The Inside Dope on Alcohol Allergies

Allergic reactions to alcohol ingestion are a real concern for people suffering from a deficiency in ALDH, the enzyme Aldehyde Dehydrogenase, which is necessary to metabolize alcohol into acetic acid. Alcohol in its un-metabolized state is a toxic substance and causes an immediate immune system response which present allergenic symptoms. People who are prone to alcohol allergies have undergone a polymorphism alteration to the ALDH gene which renders the ALDH enzyme ineffective and makes their digestive tract unable to metabolize alcohol into acetic acid.

Alcohol provides the body with histamines and/or helps the body produce histamines. Histamines are amines that are produced and released by the cells in the immune system and cause allergic reaction. Amines are actually organic derivatives of Ammonia that are formed when hydrogen is replaced by one or more alkyl groups. Histamines require an active ALDH enzyme to be metabolized or oxidized in the body’s cells. The symptoms of an alcohol allergy is the same as the symptoms of a histamine allergy-severe nasal congestion, palpitation or tachycardia(fluttering of the heart), flushing of the skin accompanied by the sensation of heat, increased heart rate, headaches, lowered blood pressure and a sense of abdominal discomfort. In a person truly allergic to alcohol all these symptoms will appear within a matter of minutes after alcohol ingestion.

Allergic reactions to alcohol itself are rare. Alcohol allergies may not be true alcohol allergies but some other food allergy. Alcoholic beverages contain a wide variety of other food products that may be the true cause of the allergic reaction, food products such as grape, yeast, hop, barley, wheat-derived substances, etc.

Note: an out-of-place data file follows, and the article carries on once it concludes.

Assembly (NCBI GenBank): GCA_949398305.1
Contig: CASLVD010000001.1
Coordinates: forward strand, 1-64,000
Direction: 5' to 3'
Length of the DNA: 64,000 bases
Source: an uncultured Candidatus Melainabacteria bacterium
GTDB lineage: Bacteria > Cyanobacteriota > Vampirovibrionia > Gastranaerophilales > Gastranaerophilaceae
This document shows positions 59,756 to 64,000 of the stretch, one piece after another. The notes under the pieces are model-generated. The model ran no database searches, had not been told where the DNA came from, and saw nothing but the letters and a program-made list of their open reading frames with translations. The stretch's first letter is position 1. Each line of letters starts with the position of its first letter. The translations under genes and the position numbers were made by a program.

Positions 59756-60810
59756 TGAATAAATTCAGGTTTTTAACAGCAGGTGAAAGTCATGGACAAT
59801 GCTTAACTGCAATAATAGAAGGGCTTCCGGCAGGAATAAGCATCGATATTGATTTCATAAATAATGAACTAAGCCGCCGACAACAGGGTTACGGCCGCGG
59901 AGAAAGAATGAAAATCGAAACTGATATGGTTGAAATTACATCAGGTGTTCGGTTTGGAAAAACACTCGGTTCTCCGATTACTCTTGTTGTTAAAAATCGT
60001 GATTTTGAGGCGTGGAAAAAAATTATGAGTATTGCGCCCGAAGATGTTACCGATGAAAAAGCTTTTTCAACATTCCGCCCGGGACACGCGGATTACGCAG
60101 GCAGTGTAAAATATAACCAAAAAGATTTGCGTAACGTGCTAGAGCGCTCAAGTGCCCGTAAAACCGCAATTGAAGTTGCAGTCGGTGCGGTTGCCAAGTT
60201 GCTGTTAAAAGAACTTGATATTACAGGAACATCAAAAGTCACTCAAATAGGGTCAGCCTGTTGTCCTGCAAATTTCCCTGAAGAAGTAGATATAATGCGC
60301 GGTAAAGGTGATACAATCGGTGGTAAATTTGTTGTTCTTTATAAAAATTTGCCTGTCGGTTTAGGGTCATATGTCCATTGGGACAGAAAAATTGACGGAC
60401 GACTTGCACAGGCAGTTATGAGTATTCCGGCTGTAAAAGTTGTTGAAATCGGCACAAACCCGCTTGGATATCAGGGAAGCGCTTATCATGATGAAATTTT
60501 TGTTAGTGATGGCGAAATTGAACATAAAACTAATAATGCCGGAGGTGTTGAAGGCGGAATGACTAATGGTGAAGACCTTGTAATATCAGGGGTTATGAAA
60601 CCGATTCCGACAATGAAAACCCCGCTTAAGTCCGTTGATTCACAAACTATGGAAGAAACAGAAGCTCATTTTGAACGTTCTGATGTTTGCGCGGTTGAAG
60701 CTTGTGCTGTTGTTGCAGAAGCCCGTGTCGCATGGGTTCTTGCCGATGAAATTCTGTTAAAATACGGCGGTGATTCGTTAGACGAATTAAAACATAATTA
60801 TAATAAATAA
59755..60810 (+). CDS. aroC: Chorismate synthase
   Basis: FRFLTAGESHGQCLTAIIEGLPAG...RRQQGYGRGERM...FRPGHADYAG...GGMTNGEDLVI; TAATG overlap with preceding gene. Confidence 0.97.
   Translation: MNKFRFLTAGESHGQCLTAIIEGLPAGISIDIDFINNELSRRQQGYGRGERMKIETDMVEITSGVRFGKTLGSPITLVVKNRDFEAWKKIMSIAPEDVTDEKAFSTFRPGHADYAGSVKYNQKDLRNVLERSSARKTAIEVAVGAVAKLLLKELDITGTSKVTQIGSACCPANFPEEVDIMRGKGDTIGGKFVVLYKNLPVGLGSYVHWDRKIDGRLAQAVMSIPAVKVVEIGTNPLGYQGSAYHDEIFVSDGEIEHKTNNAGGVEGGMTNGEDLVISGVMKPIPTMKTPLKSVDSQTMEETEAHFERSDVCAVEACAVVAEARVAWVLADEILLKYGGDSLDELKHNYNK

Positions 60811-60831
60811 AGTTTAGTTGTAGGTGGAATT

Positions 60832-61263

Alcohol allergies are particularly dangerous for people suffering from asthma. The sulphites contained in alcoholic beverage, especially in wines, can precipitate severe asthma attacks. Over a third of the people with asthma taking part in a medical study reported that the ingestion of alcohol brought on severe attacks.

Although true alcohol allergies are rare studies have shown that the regular consumption of alcohol by women does increase their chances of developing allergies to other substances. Studies have shown a direct connection between the daily consumption of alcoholic beverages and perennial allergic rhinitis. Another study conducted over a nine year period showed that drinking just two glasses of wine a day doubled a woman’s chances of developing perennial allergic rhinitis. Still another study conducted at a university in Spain concluded that ingesting even a small amount of alcohol can increase the risk of allergic reactions.

Since alcohol is full of histamines one of the most effective treatments for this allergy is antihistamine but since true alcohol allergies are rare there really is no simple way to determine what other component(s) in an alcoholic beverage is the actual cause of the allergy. The best way to treat an alcohol allergy then is to avoid alcohol all together.

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Jerry Walch
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